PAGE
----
Aberdeenshire UNISON celebrated Black History Month (BHM) with two virtual events on 30th and 31st October.
Organised by Benson Mugyenyi (Black Members’ Officer), Kathleen Kennedy (Equalities Officer), and Segun Adebayo (Steward), these events were very successful, attracting around 30 participants, both Black people and their allies.
The theme of the of the celebration was: “Black lives matter in a hostile environment”. Chaired by Benson, the keynote speakers were Dr Davena Rankin, Kebba Manneh, Rakiya Suleiman and Lewis Macdonald MSP.
Benson said, “All those participating were challenged to answer the fundamental question as to what BHM means to them in Scotland. They expressed a common view that any form of racism and unjust treatment should be got rid of because they are inhumane, and they make communities unsafe and hostile.”
Davena Rankin, a member of UNISON’s National Higher Education Committee and National Executive Council, spoke on how systematic and institutional racism has discriminated against black people in work and higher education.
She said “Black History Month allows everyone to stop and reflect on the continuing impact that the legacy of slavery has on modern day society. Myths that were developed to justify the inhumane treatment of slaves continue to this day.
“The disproportionate impact of COVID-19 on Black lives means that it is vitally important that we challenge institutional racism in health and education to make sure that Black people don’t continue to pay the price of discrimination with their lives.”
Kebba Manneh, who chairs the National Black Members Committee as well as Cymru/Wales Black Members Committee, said that National Black Members’ Committee is calling for Black History to be taught as part of the National Curriculum throughout UK.
Kebba said, “Racism is the by-product of slavery and colonial prosperity, and today, we now know that the wealth of our cities such as London, Liverpool, Bristol, Glasgow, Cardiff, to name but just a few are built on the back of the Slave Trade.
“For some, these facts can be difficult to hear and accept but the key to change is through education. Therefore, it is about time these historical truths are taught in our schools and colleges to address systemic, institutional and structural racism so that those who do not know, those who wish to ignore or deny the truth, can fully understand why and how Black people are present in all corners of the United Kingdom.”
Rakiya Suleiman is the Chairperson of the Scottish Black Members Committee and Vice Chair of UNISON National Black Members Committee. In her presentation, she said that as a child her mother had taught her that there is only one human race. She told the meeting that black or white is a political terminology.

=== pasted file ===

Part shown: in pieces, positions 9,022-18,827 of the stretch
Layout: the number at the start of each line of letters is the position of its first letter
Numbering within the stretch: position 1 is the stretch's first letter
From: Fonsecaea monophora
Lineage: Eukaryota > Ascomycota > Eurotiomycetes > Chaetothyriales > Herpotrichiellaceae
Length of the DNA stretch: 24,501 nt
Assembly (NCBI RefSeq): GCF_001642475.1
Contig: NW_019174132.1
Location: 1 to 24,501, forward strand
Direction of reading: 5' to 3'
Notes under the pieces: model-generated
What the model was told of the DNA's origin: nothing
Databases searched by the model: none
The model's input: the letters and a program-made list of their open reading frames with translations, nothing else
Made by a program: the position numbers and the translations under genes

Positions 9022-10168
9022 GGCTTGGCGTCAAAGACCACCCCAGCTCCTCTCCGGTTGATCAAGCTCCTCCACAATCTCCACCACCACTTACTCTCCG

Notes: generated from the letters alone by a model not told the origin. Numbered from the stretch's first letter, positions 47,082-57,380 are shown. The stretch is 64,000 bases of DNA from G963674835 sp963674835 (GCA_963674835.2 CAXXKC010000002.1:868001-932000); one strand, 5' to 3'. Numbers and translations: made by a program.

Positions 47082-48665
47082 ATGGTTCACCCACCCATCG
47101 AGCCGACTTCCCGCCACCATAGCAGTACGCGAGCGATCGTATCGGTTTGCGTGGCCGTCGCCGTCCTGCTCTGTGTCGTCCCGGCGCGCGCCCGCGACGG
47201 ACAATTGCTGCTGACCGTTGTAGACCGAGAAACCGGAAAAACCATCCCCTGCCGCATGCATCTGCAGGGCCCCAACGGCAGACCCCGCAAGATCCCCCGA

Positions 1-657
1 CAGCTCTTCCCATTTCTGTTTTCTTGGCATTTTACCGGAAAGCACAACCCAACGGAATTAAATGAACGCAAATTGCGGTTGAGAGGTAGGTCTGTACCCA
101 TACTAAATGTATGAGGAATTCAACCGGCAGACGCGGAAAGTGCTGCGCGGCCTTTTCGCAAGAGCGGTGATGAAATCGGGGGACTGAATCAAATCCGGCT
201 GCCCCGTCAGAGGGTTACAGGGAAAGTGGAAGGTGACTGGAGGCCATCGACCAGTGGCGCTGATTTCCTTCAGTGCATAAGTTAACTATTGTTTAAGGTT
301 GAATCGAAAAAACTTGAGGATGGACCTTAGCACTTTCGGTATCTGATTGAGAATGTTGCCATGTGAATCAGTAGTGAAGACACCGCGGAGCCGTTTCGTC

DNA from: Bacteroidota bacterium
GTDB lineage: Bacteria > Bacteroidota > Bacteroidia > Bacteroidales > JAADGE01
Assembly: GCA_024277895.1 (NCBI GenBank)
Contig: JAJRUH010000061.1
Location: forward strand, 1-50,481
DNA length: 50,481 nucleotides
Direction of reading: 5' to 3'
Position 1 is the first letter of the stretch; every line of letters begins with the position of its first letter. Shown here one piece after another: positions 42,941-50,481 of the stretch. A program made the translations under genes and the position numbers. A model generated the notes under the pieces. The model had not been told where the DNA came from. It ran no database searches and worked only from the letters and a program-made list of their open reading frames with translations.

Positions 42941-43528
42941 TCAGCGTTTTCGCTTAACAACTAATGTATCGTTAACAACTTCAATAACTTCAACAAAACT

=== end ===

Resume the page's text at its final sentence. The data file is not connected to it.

“Racism”, she said, “is learned”. She called on all of us to do our bit to challenge racism whether direct or indirect, for a more equal, more inclusive society.
Lewis Macdonald, MSP for Aberdeen and the North East spoke of his childhood on the Western Isles and the discrimination he witnessed when gaelic speaking people were not allowed their own language.
He had studied African history at university because of the importance of aural history, “something which is also true of my own heritage in the Western Isles of Scotland.
“Those who are denied literacy in their own language keep their history in their heads, and the aural history of Africa and of people of African descent is rich indeed,” said Lewis.
He called for local young people to know more about the relationship between Aberdeen and Africa.
“The challenge for Aberdeen and Aberdeenshire today is to address and overcome structural discrimination, which denies jobs and opportunities to so many people on the grounds of the colour of their skin, and prevents the wider community from benefiting from the talents and abilities of all our fellow citizens to the full.
“That is a challenge we should work together to meet, and celebrating Black History Month is a good place to start.”
What is Black History Month?
Black History month goes back to 1926 in the USA history. At that time, an African-American historian Carter G Woodson founded a week that focused on celebrating the accomplishments of African-Americans.
Since then, it has become an annual celebration of contributions and achievements by African-American people and has played a crucial role in US history.
Today, this annual observance has received official recognition across USA and European nations including UK where black people have contributed massively since slave trade in the 15th century. Yet, black people despite their contribution, continue to suffer racism, discrimination mistreatment, and unjustly treated in communities and work places. Black people are contesting such hostile environment by raising their “one voice” to their tormentors and those in authorities that their lives matter the same as everyone else’s because there is only one human race and racism based on the colour of ones’ skin is out of place.